Family seeks answers after a 911 call leads to confusionSubmitted: 04/10/2017
Dakota Sherek
Dakota Sherek

Family seeks answers after a 911 call leads to confusion
RHINELANDER - A bomb squad team, special responders, and dozens of law enforcement officers filled a Rhinelander neighborhood last Friday for what they thought was a potentially violent situation. 

The hours-long ordeal eventually ended with the discovery that it was simply a medical emergency.

"Total shock as to how this all played out and how they [law enforcement] got this information that was not true," said Shannon Smith, daughter of the 911 caller.

Thomas Smith was detained by law enforcement after he called 911 for a medical emergency.

"He point blank was trying to get help and it was taken way too far, and now my dad is in the hospital," said Shannon.

He got medical help, but the family says police wounded him, too.

"My dad does have cuts, scrapes on his head, a bump on his head, cut-up knees," said Alan Smith, Thomas Smith's son.

Sixty-five-year-old Smith has Parkinson's disease, and his family says he cannot physically speak. So when Smith called 911, the dispatcher had to use a special technique to communicate with him.

911 operators can prompt callers to respond through button pushes. 

"It's not been used in… forever," said Oneida County Sheriff's Office Capt. Terri Hook.

When Smith indicated that he needed both the police and an ambulance, the dispatcher asked follow-up questions throughout the 56-minute call. 

Smith's responses led law enforcement to believe Smith was being held hostage by a man with guns and explosives.

Smith's family doesn't buy it.

"When a person cannot communicate, and he's short of breath, you're going to press every button on the phone to get help," said Alan.

The dispatch call ended abruptly. So when Smith exited his home, the Oneida County Special Response team detained him.

The family says Smith was treated roughly.

"He did say he was forced down, he was slammed to the ground," said Alan.

Hook says Smith was not following directions, so Smith was then "decentralized." 

"We acted on the information that we had," Hook said. "We couldn't have acted any other way."

The family says Smith will be OK, but the experience has taken a toll on him.

"He is just really shaken up, he's very upset, a lot of different emotions going on with my family," said Shannon.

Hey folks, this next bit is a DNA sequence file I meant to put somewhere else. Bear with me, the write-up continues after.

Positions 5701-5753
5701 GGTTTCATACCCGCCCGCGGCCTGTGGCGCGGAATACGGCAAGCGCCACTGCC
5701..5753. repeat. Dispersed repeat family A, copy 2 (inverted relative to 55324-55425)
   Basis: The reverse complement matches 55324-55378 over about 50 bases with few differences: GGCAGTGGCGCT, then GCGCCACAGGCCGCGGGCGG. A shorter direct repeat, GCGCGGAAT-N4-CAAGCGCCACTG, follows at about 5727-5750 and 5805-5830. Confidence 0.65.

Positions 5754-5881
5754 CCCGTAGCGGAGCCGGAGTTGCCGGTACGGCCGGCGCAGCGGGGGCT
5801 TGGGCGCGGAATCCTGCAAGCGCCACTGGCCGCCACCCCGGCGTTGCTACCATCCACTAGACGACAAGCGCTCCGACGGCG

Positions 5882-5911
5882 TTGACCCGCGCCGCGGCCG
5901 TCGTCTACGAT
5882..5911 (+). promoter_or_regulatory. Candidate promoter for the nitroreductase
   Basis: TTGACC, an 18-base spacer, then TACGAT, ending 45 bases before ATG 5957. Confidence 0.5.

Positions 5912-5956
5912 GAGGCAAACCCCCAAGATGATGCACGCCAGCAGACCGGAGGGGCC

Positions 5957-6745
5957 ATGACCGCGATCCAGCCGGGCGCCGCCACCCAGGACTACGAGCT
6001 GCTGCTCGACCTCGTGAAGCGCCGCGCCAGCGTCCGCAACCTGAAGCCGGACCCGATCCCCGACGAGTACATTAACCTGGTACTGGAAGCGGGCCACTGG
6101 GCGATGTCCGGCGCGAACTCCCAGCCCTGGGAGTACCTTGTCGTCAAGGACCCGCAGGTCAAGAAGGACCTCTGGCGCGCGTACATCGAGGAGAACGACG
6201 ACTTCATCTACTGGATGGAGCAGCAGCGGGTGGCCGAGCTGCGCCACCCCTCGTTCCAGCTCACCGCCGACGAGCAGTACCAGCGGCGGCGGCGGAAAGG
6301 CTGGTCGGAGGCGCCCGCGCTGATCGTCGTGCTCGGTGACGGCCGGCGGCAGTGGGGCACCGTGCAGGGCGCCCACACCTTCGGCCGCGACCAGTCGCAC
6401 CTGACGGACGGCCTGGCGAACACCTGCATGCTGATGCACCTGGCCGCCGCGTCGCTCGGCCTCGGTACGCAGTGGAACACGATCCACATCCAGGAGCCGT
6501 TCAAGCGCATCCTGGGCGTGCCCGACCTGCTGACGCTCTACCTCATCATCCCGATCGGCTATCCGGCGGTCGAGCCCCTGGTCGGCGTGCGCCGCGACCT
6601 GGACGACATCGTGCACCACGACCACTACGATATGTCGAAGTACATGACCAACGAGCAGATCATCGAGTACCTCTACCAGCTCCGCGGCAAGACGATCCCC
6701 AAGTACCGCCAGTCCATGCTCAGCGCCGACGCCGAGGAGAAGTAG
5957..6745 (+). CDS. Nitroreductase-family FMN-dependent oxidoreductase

Meanwhile, Hook says law enforcement did what they needed to do.

"We needed to keep the community safe as well as our officers safe, and we just did the best we could with the information that we had," said Hook. 

The family thinks the situation should have been handled differently.

"I'm his voice, and I'm going to make sure that this doesn't happen again to anybody else," said Alan.

WJFW spoke with Smith's son on Monday. He said Smith would most likely be in the hospital for a couple more days.

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WAUSAU - When you think of Wisconsin, two things might come to mind - beer and snow. 

The Granite Peak Ski Area in Wausau decided to combine the two and host an annual brew fest. 

Andy Ledesma is the head brewer at Red Eye Brewing Company in Wausau. The Granite Peak Brew Fest is one of the many perks of his job.

"No other beer fest is like this, that's for sure," said Ledesma.

He definitely wasn't alone serving more than 40 beers on Saturday. 

Jeff Geurink works for South Shore Brewery in Ashland. They've been around for 20 years, but they wanted to make this brew fest a part of their line up.

"Get our name out there and make sure people are enjoying our beer and get as much information as possible out about our brewery so then when they go out and get a beer, they remember us," said Geurink.

Something everyone will remember from the brew fest was the set-up.

"Snow bar?! You can't get that in the summer time," said Roland Bruhnke.